Asparagus season reminds me of an incident that’s been a helpful example for me over the years.
One spring long ago, when the emerging asparagus was at its peak, I had invited some acquaintances for dinner. Among my guests was Paula, known as a “foodie” because of her organic farm and gourmet knowledge. From my youthful perspective, she was both fascinating and intimidating.
While chatting with me in the kitchen, Paula talked about the joy of asparagus. When it’s perfectly cooked, tender-crisp, there’s nothing else like it.
At that time, multi-tasking was well beyond me, and I certainly couldn’t manage cooking and talking at the same time. When I turned away from our sparkling conversation to take the lid off the asparagus pot, Paula and I simultaneously peered in. What did we see? A soggy, over-cooked mess.
Without missing a beat, Paula said, “But it’s good this way too!”
It was a small kindness, done to smooth over the embarrassment of a novice cook and hostess. Paula had options. She could have said nothing. She could have snickered. She could have turned away with unspoken disdain. If she wanted to be truly ungracious, she could have criticized the dish in front of the guests.
But she didn’t. Paula’s choice was for me to save face.
This was a long time ago, and I’ve forgotten everything else about that evening. I’ve called her Paula, but I don’t remember her name. And I have no recollection of what might have led to my hosting this event in the first place.
However, what I haven’t forgotten was that unexpected kindness. We frequently interact with people; small conversations of little consequence. We often have no idea of the effect of our words and actions. It’s easy to assume that they are meaningless.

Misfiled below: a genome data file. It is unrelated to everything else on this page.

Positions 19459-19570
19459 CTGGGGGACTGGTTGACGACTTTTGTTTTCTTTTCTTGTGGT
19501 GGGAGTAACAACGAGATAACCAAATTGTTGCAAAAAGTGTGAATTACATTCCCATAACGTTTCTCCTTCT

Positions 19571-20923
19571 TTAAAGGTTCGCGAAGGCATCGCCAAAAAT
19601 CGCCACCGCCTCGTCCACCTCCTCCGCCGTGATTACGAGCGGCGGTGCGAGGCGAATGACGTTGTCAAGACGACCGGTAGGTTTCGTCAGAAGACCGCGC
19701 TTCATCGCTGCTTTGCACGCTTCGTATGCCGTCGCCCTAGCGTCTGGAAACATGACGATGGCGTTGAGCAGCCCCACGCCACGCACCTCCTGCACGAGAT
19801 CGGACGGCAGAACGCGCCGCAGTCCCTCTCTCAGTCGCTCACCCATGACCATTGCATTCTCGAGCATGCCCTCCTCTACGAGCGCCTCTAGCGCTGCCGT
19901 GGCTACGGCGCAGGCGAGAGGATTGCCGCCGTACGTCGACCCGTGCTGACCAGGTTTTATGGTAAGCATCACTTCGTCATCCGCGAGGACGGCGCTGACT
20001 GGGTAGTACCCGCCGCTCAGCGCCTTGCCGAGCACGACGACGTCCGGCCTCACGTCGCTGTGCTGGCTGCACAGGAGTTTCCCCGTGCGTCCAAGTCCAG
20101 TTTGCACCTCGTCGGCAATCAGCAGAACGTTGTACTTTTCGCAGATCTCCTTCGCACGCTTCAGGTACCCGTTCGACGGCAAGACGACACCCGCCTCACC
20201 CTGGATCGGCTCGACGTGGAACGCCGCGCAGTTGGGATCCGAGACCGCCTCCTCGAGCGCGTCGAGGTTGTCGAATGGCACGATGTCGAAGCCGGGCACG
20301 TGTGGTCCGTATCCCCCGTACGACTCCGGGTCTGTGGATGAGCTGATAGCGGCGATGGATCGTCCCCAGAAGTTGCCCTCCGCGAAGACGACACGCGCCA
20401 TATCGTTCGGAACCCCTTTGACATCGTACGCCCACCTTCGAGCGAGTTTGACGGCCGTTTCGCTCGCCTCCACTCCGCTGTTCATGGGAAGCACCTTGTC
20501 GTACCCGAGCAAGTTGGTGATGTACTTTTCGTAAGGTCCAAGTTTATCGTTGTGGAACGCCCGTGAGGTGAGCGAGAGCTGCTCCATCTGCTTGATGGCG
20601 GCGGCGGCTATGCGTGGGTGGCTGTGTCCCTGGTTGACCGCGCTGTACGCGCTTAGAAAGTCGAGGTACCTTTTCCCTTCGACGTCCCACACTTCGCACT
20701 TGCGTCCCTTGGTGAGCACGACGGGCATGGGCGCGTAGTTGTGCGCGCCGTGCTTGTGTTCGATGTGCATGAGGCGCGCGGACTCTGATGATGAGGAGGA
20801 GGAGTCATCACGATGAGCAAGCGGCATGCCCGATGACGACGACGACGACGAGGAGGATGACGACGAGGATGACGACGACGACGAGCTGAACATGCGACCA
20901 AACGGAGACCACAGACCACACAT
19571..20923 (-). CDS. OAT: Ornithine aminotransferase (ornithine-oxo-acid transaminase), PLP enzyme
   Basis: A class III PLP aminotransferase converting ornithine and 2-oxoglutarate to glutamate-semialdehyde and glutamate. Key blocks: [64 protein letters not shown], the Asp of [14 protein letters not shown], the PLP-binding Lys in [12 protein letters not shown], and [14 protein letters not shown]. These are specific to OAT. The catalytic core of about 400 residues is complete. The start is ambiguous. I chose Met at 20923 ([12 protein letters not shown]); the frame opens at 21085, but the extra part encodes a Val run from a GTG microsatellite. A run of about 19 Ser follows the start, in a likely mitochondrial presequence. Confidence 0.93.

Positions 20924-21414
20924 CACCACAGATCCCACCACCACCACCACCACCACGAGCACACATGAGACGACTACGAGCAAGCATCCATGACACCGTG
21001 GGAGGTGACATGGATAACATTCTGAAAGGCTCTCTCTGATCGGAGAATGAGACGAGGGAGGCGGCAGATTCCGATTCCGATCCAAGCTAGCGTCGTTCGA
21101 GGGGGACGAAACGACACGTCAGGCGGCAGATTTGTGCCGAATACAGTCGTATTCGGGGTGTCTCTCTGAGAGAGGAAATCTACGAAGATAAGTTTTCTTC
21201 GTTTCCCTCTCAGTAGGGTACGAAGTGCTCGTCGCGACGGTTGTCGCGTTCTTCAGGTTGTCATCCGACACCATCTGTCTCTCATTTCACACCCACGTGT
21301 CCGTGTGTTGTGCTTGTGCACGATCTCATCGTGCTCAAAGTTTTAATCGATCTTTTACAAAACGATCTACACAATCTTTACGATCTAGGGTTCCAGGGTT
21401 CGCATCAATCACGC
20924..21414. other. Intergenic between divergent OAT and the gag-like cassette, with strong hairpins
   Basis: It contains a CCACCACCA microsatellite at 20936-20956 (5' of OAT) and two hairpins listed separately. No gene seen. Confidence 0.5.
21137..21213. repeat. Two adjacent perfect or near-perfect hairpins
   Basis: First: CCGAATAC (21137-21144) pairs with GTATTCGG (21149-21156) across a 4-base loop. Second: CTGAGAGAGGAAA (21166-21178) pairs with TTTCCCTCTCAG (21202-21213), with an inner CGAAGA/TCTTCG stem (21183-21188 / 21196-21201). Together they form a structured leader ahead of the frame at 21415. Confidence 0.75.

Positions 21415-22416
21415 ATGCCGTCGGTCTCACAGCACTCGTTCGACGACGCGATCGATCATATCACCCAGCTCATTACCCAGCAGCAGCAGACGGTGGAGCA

But that may not be the case. Paula will never know how I appreciated that unexpected kindness when she could so easily have been hurtful.
We often have a choice—to be kind or unkind. We might not believe we are being unkind when we imply superiority. In fact, we may have superior knowledge, experience, or skill in the activity at hand. However, we can choose to interact in a way that discourages and humiliates, or that encourages and uplifts.
One could argue, “But if I don’t point out your errors, how will you ever learn?”
It’s a valid point. But this was not a cooking class. While any time can be a learning opportunity (and I certainly learned from that experience!) we need not always be the teacher, critic or corrector.
This tiny example is indicative of a larger mindset; one that chooses not to hurt someone even when it’s easy to do; even when it’s perhaps deserved.
This is not to suggest that we praise poor performance. However, sometimes we excuse our hurtful comments because we are mean them to be “constructive criticism.” We just want to help, and to do that, we need to let people know the brutal truth.
It’s true; sometimes brutal truth is necessary. However, there are times when it’s both kinder and more effective to say, “But it’s good this way too.”
How do you decide whether to be kind or critical? And how do you cook your asparagus?
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articles and observations inspired by the work of Dr. William Glasser
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